Mild Bequia Blast

After a quick overnight stop-over in Bequia, it's up to St. Vincent. From our last brush with the Bequia Blast we were quite conservative with our sails, double-reefed main and a staysail. This was the right move, we sailed directly into a squall as we left Bequia.


But then things calmed down into a leisurely sail, and we unfurled the full genoa. We easily made it up into the Young Island anchorage on one tack, and tied up on the same ball we'd used previously.


After a dash into town for some provisions and roti for lunch, we got back into looking at the water-maker issues.

We had started it before setting sail, but it got to an even lower pressure than the day before, so I emailed Water Maker Services in Antigua for help. They didn't think anything was seriously damaged, just an air-locked pump or something like that. When we'd arrived at Young Island, it had stopped running entirely, it must have got air-locked while heeling under sail.

We did some digging and found that the raw water filter, before the feed pumps, was clogged again. I'd cleared this out the day before. This pointed to a problem in the sea chest's filter, so we opened that and found that it was letting grass flow around it. The filter was upside down and the ring that should be able to slide up to seal against the rubber on the lid had let the filter slide down inside it. Fixing that and cleaning the filters thoroughly got the water-maker working again at maximum capacity, producing better water than we'd seen all season. Success.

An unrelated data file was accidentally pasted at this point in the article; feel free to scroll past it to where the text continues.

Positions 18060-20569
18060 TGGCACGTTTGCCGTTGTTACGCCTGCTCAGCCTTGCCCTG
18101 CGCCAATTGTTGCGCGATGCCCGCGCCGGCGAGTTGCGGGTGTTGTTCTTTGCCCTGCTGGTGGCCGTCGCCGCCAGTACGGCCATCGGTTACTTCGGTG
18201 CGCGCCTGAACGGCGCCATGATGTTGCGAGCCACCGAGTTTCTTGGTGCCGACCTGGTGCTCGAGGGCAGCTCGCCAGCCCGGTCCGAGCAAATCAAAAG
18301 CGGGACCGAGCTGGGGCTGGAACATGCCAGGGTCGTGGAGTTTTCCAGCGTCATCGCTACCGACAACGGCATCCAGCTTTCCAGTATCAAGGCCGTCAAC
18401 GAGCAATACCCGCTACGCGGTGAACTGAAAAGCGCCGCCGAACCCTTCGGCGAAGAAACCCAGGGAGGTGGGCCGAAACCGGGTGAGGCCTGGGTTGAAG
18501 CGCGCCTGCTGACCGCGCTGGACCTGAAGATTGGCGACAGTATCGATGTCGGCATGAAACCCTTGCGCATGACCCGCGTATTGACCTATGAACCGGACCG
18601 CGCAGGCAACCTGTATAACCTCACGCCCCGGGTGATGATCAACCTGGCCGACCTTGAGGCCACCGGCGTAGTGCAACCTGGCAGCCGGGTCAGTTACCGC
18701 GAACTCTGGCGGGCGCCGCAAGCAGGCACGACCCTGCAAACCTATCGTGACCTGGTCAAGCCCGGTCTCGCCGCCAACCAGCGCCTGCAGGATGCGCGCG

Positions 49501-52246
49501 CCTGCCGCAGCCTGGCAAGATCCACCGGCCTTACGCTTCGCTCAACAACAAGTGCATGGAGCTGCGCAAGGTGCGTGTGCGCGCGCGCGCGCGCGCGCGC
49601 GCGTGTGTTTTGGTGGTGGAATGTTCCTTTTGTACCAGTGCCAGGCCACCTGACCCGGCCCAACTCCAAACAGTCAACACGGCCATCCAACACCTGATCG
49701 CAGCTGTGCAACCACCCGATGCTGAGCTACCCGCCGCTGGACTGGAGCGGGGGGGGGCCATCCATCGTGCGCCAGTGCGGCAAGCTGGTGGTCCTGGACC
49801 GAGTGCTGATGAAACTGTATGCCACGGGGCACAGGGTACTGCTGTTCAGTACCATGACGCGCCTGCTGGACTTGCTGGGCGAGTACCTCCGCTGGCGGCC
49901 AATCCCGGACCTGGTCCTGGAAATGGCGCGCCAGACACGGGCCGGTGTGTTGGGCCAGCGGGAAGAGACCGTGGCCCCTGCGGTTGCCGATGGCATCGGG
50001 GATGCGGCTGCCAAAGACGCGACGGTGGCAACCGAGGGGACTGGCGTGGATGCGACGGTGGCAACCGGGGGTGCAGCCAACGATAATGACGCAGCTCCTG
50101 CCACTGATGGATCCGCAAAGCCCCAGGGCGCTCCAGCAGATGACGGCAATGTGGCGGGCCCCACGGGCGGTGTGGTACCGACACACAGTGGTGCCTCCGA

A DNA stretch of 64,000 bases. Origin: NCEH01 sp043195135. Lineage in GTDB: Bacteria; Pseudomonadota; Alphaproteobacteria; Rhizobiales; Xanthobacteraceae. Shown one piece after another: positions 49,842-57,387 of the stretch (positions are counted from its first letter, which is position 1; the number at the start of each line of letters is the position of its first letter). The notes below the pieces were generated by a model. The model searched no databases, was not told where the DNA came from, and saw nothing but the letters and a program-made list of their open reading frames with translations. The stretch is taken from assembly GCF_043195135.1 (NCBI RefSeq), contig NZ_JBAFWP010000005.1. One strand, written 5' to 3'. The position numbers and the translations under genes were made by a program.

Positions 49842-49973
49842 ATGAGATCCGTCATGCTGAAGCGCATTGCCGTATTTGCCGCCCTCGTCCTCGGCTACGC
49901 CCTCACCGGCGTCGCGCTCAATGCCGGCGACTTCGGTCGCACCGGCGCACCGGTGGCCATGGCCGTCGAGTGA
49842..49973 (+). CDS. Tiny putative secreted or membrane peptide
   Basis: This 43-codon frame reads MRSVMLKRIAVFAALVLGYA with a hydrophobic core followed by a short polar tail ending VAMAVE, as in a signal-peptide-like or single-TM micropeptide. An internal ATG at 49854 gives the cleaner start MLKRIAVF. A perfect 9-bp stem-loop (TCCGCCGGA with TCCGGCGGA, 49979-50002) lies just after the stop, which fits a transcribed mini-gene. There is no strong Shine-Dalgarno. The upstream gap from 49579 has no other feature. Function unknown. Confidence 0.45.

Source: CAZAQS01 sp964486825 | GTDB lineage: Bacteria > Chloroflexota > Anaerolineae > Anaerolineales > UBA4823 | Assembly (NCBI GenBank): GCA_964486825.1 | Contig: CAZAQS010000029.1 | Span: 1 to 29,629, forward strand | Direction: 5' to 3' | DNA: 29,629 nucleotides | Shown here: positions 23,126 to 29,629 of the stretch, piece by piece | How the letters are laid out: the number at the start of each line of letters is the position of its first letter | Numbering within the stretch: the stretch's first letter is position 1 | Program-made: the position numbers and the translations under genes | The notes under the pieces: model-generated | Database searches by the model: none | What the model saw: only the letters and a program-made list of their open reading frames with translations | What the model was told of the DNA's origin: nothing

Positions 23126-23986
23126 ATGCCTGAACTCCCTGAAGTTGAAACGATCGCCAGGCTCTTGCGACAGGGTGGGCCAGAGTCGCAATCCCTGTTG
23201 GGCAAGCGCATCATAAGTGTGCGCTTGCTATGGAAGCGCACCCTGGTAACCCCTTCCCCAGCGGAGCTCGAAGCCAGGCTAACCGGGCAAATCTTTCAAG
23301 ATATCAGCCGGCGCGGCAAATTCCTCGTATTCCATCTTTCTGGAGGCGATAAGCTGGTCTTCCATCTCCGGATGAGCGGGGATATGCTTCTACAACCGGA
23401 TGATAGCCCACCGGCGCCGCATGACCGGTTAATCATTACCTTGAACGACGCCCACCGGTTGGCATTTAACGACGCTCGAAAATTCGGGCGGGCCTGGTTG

On a high from fixing things, Connor started tackling our wind generator. The "Silent Wind 400" has been shaking the whole boat when it runs. You get used to it after a while, but visiting friends struggle to sleep through it for the first day or two.

We'd ordered a bearing replacement kit for it, but hadn't got around to installing them. This turned out to be fairly easy, it's just a 3-phase alternator with a pair of bearings holding the shaft. A chunk of rust points to a failed bearing or two. Getting the old bearings out took some encouragement with mallets and a large bolt, but they came out and the replacements went in smoothly. Now we just hear the whirr of the blades cutting through the wind, you'd hardly recognise it.

Time on the water: 2:04
Distance covered: 9.3nm
Avg speed: 4.5kts
Max speed: 9.9kts
Crew: John, Stefano, Clare, Connor, Robin

Navionics Track


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